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23.12.2008


How a low-carb diet helps against aging

If humans resemble the worm Caenorhabditis elegans, they might live to a ripe old age by avoiding carbohydrates as much as possible, and not taking pills with antioxidants like vitamin E and C and N-acetylcysteine. This information comes from a study by researchers at the University of Jena which was published in Cell Metabolism.

Caenorhabditis elegans
That antioxidants increase life expectancy comes from a theory first written up in 1908 by Max Rubner. The higher an organism's metabolism, according to Rubner and his followers, the earlier the organism will die. In the fifties, scientists linked this theory to the creation of free radicals during combustion processes and the antioxidant theory was born. This theory has now been superseded by the hormesis theory, and the Germans' article in Cell Metabolism fits in this trend shift.

The researchers did experiments on a simple worm that consists of just a few hundred cells and lives on bacteria. The Germans fed the worms on 2-deoxy-D-glucose: a glucose analogue that does not provide energy but which the cell mistakenly recognises as glucose and thus messes up the glucose metabolism in the cells. The worms that got the anti-glucose lived longer.


How a low-carb diet helps against aging


The white squares in the figure above represent the worms that got anti-glucose. When the researchers looked at what had changed in the cells, they saw that the mitochondria, the cells' power stations, had become more active. The longer the period that they were given the anti-glucose, the more oxygen the energy producing organelles burned.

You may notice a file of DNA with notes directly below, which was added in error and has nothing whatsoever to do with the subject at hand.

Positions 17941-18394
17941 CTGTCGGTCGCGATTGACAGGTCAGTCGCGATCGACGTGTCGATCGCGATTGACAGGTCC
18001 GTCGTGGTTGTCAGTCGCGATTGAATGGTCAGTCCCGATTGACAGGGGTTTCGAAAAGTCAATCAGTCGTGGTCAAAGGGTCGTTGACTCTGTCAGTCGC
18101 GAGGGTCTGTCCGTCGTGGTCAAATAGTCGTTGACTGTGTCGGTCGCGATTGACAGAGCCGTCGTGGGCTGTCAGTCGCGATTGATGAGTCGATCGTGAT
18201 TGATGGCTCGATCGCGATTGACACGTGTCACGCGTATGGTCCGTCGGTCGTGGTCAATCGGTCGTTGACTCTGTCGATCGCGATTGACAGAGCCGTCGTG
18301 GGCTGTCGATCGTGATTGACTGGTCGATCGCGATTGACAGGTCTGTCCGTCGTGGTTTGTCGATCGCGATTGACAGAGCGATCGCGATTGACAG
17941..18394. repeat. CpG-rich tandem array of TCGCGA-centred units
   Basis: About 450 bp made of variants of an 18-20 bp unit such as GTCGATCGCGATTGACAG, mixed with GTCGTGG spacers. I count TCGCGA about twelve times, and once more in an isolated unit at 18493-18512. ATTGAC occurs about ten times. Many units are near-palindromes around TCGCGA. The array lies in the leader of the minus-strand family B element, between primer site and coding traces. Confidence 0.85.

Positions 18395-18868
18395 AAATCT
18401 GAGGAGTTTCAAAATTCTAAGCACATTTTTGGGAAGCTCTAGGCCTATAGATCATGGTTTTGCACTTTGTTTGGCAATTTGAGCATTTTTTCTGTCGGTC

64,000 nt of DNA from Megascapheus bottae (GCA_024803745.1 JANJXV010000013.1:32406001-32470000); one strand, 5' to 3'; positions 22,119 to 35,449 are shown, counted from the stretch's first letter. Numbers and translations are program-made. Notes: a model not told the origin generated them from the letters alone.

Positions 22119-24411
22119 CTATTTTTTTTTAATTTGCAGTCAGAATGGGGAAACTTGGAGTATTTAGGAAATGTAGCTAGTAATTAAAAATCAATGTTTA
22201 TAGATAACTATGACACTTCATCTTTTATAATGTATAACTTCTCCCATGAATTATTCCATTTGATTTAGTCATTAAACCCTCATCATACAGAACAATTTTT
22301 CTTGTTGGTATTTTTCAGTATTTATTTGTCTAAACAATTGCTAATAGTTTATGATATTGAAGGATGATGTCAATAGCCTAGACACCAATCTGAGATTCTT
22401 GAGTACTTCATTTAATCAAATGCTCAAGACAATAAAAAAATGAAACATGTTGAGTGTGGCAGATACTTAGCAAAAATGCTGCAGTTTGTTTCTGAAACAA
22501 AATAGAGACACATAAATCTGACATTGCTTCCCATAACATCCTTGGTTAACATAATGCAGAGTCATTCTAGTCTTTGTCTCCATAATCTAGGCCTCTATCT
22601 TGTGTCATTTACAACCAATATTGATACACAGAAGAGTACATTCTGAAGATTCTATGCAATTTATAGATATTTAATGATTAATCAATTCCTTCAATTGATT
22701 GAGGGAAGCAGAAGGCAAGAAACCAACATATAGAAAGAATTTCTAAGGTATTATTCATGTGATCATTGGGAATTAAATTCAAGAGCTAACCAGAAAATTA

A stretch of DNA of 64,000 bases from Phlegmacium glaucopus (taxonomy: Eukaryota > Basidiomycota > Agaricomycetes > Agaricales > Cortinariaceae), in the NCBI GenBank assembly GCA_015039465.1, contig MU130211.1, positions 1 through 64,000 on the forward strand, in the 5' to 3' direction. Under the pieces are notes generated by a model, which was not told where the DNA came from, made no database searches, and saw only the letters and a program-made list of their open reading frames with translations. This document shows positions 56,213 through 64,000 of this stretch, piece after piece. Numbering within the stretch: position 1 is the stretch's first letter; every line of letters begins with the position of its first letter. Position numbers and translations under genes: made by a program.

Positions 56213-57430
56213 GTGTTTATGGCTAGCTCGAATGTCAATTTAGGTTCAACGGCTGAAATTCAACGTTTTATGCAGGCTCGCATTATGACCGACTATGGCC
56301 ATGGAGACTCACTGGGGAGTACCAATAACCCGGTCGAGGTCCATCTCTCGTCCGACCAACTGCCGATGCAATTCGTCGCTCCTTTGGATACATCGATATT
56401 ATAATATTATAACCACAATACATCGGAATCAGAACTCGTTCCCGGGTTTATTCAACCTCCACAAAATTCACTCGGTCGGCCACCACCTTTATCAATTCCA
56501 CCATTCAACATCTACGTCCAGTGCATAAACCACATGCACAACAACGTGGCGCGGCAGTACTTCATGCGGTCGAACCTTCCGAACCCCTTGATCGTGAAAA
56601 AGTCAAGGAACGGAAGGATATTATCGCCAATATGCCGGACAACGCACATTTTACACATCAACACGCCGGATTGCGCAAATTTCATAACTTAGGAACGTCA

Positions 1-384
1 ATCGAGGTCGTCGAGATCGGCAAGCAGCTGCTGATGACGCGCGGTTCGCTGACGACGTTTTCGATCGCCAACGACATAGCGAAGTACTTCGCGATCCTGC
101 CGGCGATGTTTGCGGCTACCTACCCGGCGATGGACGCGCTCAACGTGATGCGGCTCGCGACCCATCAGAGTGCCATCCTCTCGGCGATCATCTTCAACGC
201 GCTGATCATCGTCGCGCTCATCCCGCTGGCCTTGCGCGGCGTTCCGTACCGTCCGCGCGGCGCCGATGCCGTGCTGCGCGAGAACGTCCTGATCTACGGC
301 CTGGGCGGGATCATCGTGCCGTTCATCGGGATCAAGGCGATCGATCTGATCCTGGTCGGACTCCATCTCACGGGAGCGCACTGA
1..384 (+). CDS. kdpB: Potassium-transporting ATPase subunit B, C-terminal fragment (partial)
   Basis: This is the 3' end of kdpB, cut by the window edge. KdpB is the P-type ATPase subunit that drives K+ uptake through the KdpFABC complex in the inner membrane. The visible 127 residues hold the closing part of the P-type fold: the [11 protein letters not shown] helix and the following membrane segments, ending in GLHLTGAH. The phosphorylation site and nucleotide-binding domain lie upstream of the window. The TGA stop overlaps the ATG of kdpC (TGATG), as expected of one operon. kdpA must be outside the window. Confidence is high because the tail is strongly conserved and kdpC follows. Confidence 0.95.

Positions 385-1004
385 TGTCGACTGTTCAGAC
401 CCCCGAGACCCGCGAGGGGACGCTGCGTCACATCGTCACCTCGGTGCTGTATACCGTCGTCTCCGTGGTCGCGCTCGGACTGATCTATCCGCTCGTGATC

How a low-carb diet helps against aging


In the figure above DOG stands for 2-deoxy-D-glucose. More mitochondria activity and more fat burning means an increase in the numbers of free oxygen radicals in the cell. When the researchers gave the worms not only anti-glucose, but also antioxidants like vitamin C and N-acetylcysteine [NAC], the radicals were neutralised. And to crown it all, the life-lengthening effect of the glucose-metabolism sabotage disappeared.


How a low-carb diet helps against aging


Squares: worms fed anti-glucose; black circles: control worms; triangle: worms fed anti-glucose and NAC; white circles: worms fed anti-glucose and vitamin C. The free radicals stimulate the cells to make more endogenous antioxidant proteins themselves, the researchers think.

The Germans also tried to understand more about the genomic mechanism responsible for the effect. The worm sort of SIRT 1, the Methuselah gene that is activated by fasting and resveratrol, doesn't play a big role, the researchers discovered when they repeated the trials with worms in whom that gene didn't work. What is important is the gene that regulates the worms' version of the human AMPK enzyme.


How a low-carb diet helps against aging


This enzyme, AAK-2, became more active when the worms were given anti-glucose. The cell added phosphorus groups more often, which made the protein more active. In the figure above this is phospho-aak2.

The scientists believe that their research is important for diabetics in particular. Doctors try out all sorts of ways to get diabetics' cells to absorb carbohydrates. And although the medical profession is getting better all the time at controlling diabetes, the life expectancy of diabetics is still shorter than that of healthy humans. Perhaps, the Germans suggest, we need to look in a different direction.

For health freaks and life extenders the study is interesting for another reason. It suggests that the low glyc and especially low carb diets may have more advantages than just helping to control fat reserves.

Sources:
Cell Metabolism, Vol 6, 280-293, 03 October 2007.